Wednesday, July 28, 2010


This was predicted but here is some initial info rolling in. I left this comment - first one - on the Times site:
BloomKlein will comment: Let's celebrate - at least we're not as bad as Rochester.
Note that Mayor Duffy - soon to be Lt Gov- in Rochester has been pushing for mayoral control based on the "success" of mayoral control in NYC. Next up to be debunked: phony claims to raising grad rates. But then again if you use credit recovery - fog a mirror and get creditb– and bogus tests to promote people (remember how they "ended" social promotion) you reap what you sow.
Gotta go, but here is just some initial stuff. The fur will be flying all day.

Dee Alpert said this:

If you go over NYSED's materials re these scores carefully, it says there's a technical report available which has information re how cut scores were determined - and refers you to to fish it out for yourself.

Hmnnn.  It's not on the web page where links to prior years' technical reports are given and from what I can tell, it's not anywhere else on NYSED's web site either.

This is a nice way of saying that NYSED screwed with the cut scores ... again ... and that they probably should have been worse.  Otherwise NYSED would have actually made the technical report (which experts could analyze and see what's missing) available. 

However bad the NYCDOE's scores are in terms of % of kids who passed ... you can safely assume that it could, and probably should, have been a lot worse.

Dee Alpert

Leonie Haimson wrote:
State presentation here: ;

ELA, NYC went from 69 percent of students passing exam last year to 42 percent of students passing this year – a 27 point - or 39% - decline.  Statewide drop: 77.4% down to 53.2% -- a 24 point drop and a 31% decline.  Charter school dropped from 76.1 to 43%; a 33 point drop and a 43% decline.

In Math, NYC went from 81.8 % passing in 2009 to 54% passing this year. A 28 point drop and a 34% decline. Charters went from 89.4% proficiency to 59.9%, a 29.5 point drop; a 33% decline.  Statewide: 86.4 to 61: 25.4 point drop and a 29% decline.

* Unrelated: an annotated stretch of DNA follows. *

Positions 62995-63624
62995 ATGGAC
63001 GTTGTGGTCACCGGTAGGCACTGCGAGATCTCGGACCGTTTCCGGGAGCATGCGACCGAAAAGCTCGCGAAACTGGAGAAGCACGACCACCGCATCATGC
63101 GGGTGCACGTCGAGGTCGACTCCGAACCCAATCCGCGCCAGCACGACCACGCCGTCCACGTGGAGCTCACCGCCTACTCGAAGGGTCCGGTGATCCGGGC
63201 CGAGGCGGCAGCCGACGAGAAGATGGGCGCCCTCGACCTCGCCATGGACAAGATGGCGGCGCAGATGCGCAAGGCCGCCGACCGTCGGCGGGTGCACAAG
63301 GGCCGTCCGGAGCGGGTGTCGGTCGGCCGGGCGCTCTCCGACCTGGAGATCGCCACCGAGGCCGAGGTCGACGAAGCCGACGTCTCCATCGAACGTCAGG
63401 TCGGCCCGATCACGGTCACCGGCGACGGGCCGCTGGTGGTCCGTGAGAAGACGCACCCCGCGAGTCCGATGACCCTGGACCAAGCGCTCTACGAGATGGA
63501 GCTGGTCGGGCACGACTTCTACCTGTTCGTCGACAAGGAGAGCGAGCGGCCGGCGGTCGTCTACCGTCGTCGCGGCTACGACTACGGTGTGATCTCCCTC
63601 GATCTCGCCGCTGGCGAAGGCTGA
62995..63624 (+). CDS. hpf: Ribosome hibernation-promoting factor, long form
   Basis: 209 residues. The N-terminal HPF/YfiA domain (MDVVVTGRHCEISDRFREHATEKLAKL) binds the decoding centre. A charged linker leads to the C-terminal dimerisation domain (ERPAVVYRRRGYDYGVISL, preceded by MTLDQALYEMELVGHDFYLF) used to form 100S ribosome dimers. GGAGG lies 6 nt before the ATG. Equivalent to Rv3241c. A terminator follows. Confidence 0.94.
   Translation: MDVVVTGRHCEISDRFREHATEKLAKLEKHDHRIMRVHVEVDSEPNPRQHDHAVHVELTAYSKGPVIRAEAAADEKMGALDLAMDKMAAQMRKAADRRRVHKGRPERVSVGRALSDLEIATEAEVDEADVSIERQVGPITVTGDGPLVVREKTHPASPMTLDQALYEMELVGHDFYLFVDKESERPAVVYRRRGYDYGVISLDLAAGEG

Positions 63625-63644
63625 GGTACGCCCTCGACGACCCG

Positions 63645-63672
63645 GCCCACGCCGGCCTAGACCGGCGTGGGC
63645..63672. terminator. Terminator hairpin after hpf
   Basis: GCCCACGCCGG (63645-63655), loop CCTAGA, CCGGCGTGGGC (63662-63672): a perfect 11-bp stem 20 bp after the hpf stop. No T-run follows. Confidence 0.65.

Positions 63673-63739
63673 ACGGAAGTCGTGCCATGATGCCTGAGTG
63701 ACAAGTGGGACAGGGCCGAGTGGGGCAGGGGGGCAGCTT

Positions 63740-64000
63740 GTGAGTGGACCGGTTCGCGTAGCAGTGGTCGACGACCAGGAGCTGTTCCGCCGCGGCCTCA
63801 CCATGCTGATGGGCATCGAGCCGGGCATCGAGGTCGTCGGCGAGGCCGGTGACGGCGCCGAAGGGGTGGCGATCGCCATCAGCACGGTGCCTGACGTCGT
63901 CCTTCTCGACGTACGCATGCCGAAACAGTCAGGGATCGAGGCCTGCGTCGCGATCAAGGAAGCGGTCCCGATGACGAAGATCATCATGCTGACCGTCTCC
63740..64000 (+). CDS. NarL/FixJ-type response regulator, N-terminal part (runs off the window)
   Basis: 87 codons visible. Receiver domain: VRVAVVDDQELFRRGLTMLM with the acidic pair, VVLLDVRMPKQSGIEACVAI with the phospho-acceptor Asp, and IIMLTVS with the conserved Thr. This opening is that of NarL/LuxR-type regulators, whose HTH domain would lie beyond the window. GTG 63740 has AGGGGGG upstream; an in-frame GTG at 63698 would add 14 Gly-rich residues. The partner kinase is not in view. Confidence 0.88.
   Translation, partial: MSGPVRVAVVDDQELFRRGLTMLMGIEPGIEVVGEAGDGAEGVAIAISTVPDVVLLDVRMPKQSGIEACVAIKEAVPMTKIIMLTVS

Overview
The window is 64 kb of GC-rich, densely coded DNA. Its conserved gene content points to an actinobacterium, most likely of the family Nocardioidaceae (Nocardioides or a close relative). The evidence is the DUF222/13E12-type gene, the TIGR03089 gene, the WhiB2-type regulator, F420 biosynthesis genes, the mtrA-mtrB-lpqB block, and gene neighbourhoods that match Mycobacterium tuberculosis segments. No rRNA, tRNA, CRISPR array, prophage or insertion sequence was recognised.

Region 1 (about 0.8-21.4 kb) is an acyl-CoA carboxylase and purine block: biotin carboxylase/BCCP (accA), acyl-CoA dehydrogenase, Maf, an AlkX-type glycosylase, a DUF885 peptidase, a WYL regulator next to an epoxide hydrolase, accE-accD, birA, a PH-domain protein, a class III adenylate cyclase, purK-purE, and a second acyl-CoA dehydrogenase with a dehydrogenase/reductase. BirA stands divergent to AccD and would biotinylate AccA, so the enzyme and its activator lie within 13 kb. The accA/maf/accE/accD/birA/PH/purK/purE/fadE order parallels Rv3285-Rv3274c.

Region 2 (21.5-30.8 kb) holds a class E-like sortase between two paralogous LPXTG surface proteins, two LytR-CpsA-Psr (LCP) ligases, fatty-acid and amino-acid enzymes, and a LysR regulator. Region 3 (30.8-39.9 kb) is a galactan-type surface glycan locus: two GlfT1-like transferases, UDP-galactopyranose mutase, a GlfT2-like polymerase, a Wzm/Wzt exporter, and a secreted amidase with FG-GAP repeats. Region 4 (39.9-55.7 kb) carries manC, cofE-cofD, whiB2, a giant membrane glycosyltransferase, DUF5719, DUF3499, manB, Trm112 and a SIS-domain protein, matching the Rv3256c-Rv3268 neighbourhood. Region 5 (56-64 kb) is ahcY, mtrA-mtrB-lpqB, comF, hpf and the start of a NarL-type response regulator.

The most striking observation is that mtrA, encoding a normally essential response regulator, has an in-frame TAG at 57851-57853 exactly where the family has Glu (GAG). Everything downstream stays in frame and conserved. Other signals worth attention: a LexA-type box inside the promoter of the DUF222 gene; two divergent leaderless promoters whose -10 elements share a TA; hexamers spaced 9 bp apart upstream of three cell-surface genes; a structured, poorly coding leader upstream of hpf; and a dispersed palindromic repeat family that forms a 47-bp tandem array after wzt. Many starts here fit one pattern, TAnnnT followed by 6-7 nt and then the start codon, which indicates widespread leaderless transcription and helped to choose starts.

How does that compare to the pre-Klein era?  And does this mean that NYC’s claims of improvement compared to the rest of the state are dead in the water?

In math, Students with disabilities state wide dropped from 58.4 to 24.6; a 34 point drop and a 58% decline; ELL students, 67% down to 30.7%; a 36 point drop and a 54% decline.

In ELA, students with disabilities at proficiency dropped from 39.3 % to 15.2%; 24.1 drop and 61% decline…..  ELL dropped from 36.4% to 14.3% proficient; 22.1 point drop; and a 61% decline!!!

Awfully sad, even though many of us have known about the state test score inflation for years now.  The Mayor and his cronies sold the editorial boards and the legislature on the renewal of mayoral control, based in large part on these test scores. 

Do we get a do over?

Tim Johnson - So thoughtful to wait to recalibrate until the 3rd term was in place...
Reality based Ed:
Now That The State Calls Bullshit On The Scoring, NY City Test Scores Plummet: Spill, baby, spill:

A HA ! !


  1. Norm,
    I recommended your comment on NYT.

    I also added my own and wrote a reaction on my blog.

    Keep up the good work.